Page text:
Oddly enough, neither Nicholas or Gabriel has ever asked me what happened or what’s wrong with my arm. I remember sitting Nicholas down when he was 5 years old. I gave him a camera and asked him to look at me and tell me how I’m different from other moms. His first answer was, ‘Hmm, maybe your hair.’ My response was, ‘Nice answer. Anything else?’ After some contemplation, he looked at me and said, ‘You’re more awesome!’
My kids notice my arm, but never mention it. They know it’s a part of me and it shouldn’t matter. I’m not their mom with one arm, I’m their mom (period). It makes me feel good that I don’t have to explain to my sons what happened to me. I’ve shown them, through raising them, that although people may look different sometimes, it doesn’t matter. What matters is what’s within.
When I go to the supermarket with my children, I still get looks. I know I always will. I’m often asked multiple times by people if I need any help pushing my cart or carrying my groceries. I know it’s with good intention, but sometimes I’m treated like I’m utterly helpless. Like I’m a dead weight. Despite what others think, I can shop for food with my children and I can do it on my own. I do it all the time. Although I look different, I’m just like other moms.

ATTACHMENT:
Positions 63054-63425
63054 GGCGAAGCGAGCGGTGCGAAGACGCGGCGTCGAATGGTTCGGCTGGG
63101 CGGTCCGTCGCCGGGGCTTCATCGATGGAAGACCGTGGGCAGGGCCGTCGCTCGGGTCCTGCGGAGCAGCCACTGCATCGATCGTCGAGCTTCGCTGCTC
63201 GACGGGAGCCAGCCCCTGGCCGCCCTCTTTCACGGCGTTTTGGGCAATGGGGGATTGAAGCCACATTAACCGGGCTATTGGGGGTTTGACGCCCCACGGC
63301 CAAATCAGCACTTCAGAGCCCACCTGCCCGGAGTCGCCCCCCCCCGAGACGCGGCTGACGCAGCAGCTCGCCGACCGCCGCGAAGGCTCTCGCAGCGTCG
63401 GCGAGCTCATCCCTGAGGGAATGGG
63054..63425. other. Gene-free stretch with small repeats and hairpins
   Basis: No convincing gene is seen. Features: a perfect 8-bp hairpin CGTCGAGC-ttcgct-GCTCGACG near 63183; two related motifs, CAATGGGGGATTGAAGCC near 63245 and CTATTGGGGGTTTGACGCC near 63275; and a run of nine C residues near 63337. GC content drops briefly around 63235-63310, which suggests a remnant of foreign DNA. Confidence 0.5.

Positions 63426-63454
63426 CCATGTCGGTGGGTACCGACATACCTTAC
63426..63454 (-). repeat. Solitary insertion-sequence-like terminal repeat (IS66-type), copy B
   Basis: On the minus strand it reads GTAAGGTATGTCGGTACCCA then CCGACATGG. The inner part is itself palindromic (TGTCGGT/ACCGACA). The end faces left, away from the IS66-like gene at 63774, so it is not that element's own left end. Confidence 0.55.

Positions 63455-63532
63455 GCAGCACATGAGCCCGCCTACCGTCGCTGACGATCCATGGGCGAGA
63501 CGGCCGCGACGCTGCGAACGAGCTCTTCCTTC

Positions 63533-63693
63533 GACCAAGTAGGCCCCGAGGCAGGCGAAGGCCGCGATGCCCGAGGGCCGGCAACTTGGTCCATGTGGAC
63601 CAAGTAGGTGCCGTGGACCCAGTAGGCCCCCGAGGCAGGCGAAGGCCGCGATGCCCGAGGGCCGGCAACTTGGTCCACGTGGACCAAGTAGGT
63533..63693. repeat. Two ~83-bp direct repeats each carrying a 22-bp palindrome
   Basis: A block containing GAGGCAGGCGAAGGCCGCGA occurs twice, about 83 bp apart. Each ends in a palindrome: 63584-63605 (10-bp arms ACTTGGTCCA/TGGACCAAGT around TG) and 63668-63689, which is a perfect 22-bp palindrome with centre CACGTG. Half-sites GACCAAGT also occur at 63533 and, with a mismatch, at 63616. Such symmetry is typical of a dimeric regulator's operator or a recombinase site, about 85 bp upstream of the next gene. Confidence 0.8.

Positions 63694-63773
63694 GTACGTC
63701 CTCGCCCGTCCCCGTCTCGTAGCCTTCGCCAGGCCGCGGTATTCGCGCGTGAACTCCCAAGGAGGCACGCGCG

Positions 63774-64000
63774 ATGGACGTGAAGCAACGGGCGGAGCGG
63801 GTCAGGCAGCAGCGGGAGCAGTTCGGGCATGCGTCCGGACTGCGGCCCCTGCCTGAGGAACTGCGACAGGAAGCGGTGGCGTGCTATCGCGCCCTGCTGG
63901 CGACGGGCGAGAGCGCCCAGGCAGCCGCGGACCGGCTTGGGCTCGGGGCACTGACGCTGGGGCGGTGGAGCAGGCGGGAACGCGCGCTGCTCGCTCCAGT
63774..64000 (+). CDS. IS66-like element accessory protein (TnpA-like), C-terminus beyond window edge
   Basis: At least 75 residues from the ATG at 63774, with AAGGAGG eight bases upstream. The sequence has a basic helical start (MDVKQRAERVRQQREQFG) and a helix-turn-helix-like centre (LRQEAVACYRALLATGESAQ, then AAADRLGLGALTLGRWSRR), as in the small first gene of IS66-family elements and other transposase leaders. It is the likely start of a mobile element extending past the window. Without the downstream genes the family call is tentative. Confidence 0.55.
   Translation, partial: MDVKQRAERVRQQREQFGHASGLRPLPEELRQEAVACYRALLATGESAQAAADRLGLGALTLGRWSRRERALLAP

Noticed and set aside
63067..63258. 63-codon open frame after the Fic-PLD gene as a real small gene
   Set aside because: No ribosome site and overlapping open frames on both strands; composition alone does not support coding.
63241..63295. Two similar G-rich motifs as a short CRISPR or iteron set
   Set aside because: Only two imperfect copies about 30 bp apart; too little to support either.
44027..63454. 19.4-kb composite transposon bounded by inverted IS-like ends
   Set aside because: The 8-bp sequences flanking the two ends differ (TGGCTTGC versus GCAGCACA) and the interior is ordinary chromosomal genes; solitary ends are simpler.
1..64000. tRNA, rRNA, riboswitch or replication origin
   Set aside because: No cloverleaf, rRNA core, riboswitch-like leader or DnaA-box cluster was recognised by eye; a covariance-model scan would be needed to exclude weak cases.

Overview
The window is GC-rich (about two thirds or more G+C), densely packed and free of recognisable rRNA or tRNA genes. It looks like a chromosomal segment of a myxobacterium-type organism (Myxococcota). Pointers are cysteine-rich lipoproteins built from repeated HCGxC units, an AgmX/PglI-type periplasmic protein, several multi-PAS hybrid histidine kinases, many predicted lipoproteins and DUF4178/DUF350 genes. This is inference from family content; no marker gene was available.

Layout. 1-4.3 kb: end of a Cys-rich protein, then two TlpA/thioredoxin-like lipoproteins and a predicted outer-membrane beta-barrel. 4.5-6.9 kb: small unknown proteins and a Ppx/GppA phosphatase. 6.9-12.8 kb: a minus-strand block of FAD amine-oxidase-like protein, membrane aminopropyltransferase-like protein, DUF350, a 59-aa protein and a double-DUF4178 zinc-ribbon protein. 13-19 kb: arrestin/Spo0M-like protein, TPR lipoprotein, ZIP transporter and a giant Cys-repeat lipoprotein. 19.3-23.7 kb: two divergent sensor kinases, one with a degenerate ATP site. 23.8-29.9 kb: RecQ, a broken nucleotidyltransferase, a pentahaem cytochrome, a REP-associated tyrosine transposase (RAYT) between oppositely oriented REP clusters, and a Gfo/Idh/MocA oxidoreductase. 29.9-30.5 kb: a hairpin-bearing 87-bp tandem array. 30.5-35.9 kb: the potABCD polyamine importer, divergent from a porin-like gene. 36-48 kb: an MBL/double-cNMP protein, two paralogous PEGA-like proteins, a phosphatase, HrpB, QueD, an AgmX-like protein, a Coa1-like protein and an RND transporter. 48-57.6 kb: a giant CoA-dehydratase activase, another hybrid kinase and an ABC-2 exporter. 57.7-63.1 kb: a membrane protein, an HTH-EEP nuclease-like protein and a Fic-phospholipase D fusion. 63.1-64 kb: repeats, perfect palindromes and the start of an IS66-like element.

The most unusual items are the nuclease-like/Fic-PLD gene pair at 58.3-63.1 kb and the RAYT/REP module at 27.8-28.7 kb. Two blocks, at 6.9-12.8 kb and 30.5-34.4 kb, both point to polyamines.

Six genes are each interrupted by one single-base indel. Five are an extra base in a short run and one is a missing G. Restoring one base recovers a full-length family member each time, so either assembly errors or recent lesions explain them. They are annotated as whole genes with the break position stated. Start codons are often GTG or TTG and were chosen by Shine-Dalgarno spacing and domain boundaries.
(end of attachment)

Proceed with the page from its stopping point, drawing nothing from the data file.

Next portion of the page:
At times like these, I remember that I am not my arm. I am not my skin. I am the soul that lives within.”
This story was submitted to Love What Matters by Jaleesa Graham of Robbinsville, New Jersey. You can follow her journey on her blog here and Instagram here. Submit your own story here and be sure to subscribe to our free email newsletter for our best stories.